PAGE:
(urth) happiness in The Knight

Dan'l Danehy-Oakes danldo at gmail.com
Mon Feb 21 15:22:11 PST 2005

Well, the thing is, we seek what would make - no, make it singular:

I seek what would make me-as-I-am-now happy. 

But, by the time I achieve it, I will no longer be as-I-am-now.

This has consequences.

For example: I know that I would be happy if I took certain chemicals. 
But that would be me-as-I-would-be-if-I-took-them, and me-as-I-am-now 
would not be happy in the semi-mindless state those chemicals would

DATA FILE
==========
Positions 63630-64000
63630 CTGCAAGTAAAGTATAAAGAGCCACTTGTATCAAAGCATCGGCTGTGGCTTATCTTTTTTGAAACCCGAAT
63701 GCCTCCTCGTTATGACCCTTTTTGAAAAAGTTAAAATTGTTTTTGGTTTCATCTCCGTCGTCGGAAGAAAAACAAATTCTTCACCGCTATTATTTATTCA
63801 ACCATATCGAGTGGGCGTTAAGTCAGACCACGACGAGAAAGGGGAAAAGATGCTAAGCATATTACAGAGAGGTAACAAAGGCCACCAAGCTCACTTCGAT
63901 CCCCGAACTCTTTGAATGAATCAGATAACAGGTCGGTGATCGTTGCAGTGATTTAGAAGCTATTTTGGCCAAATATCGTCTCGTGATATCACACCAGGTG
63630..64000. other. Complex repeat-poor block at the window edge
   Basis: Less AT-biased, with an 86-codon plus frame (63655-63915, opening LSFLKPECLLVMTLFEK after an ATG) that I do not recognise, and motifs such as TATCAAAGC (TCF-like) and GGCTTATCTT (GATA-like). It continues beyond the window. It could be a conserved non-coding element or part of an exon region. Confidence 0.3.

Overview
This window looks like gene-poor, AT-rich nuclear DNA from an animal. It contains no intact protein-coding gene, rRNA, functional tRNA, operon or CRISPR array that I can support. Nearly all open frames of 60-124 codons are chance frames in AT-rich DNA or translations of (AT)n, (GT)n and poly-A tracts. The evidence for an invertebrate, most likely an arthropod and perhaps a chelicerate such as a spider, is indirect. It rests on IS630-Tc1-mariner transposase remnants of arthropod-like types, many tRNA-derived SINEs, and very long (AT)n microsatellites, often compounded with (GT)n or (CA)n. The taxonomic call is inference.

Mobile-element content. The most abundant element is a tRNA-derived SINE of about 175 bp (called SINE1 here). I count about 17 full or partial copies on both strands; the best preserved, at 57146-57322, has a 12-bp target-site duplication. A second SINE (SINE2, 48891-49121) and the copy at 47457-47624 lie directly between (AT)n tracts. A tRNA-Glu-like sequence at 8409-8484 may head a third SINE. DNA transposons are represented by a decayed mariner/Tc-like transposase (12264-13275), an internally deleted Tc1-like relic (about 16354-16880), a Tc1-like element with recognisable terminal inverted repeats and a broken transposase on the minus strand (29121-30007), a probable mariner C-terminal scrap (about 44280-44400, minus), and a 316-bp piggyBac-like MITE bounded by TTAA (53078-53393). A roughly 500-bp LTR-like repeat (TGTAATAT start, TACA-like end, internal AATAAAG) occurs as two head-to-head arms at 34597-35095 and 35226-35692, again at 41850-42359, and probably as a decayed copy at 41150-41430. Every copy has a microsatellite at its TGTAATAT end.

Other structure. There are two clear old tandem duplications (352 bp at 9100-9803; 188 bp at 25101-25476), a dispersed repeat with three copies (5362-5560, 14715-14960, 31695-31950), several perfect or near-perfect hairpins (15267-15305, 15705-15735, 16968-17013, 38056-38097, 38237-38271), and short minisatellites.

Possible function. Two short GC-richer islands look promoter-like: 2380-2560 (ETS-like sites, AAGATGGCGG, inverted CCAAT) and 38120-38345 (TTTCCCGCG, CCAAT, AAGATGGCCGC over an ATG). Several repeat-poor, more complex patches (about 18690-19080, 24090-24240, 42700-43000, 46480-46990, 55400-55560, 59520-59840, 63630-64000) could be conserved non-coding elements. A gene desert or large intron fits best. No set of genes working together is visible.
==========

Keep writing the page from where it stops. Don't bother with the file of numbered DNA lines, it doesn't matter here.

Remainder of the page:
induce, so I do not take them.

For another: If I seek what will make me-as-I-am-now happy, by the
time I achieve it, it will not make me happy.

The best hope for happiness, then, is one of two things:

1. To learn to predict what I will become, so that I can work to 
achieve what will make me at that time happy.

2. To learn to be happy with what I have to be happy with.

I find the latter more probable.


"We're going to sit on Scorsese's head"
     -- The Goodfeathers

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